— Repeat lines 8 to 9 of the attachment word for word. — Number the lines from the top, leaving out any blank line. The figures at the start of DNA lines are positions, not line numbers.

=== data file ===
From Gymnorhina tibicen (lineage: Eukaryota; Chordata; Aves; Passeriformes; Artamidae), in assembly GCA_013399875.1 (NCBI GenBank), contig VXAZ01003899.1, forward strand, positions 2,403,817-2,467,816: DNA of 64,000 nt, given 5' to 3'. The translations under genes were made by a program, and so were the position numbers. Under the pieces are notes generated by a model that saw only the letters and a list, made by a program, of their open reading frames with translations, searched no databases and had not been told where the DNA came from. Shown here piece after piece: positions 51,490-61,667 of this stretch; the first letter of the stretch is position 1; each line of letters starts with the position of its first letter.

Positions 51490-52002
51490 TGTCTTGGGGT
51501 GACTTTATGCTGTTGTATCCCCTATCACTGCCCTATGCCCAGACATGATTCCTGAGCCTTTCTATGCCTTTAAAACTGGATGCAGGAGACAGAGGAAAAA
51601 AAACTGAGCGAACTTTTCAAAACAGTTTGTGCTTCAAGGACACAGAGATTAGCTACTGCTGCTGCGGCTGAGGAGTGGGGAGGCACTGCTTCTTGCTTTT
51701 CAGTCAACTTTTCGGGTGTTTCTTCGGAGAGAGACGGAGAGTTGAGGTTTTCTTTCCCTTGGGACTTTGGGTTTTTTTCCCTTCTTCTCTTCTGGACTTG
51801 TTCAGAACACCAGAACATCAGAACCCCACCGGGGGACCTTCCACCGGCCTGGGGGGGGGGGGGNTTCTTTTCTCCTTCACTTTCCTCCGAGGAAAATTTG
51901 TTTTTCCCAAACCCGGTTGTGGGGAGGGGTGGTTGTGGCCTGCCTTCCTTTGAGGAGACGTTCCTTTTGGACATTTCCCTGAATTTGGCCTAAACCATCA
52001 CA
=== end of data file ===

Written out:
51901 TTTTTCCCAAACCCGGTTGTGGGGAGGGGTGGTTGTGGCCTGCCTTCCTTTGAGGAGACGTTCCTTTTGGACATTTCCCTGAATTTGGCCTAAACCATCA
52001 CA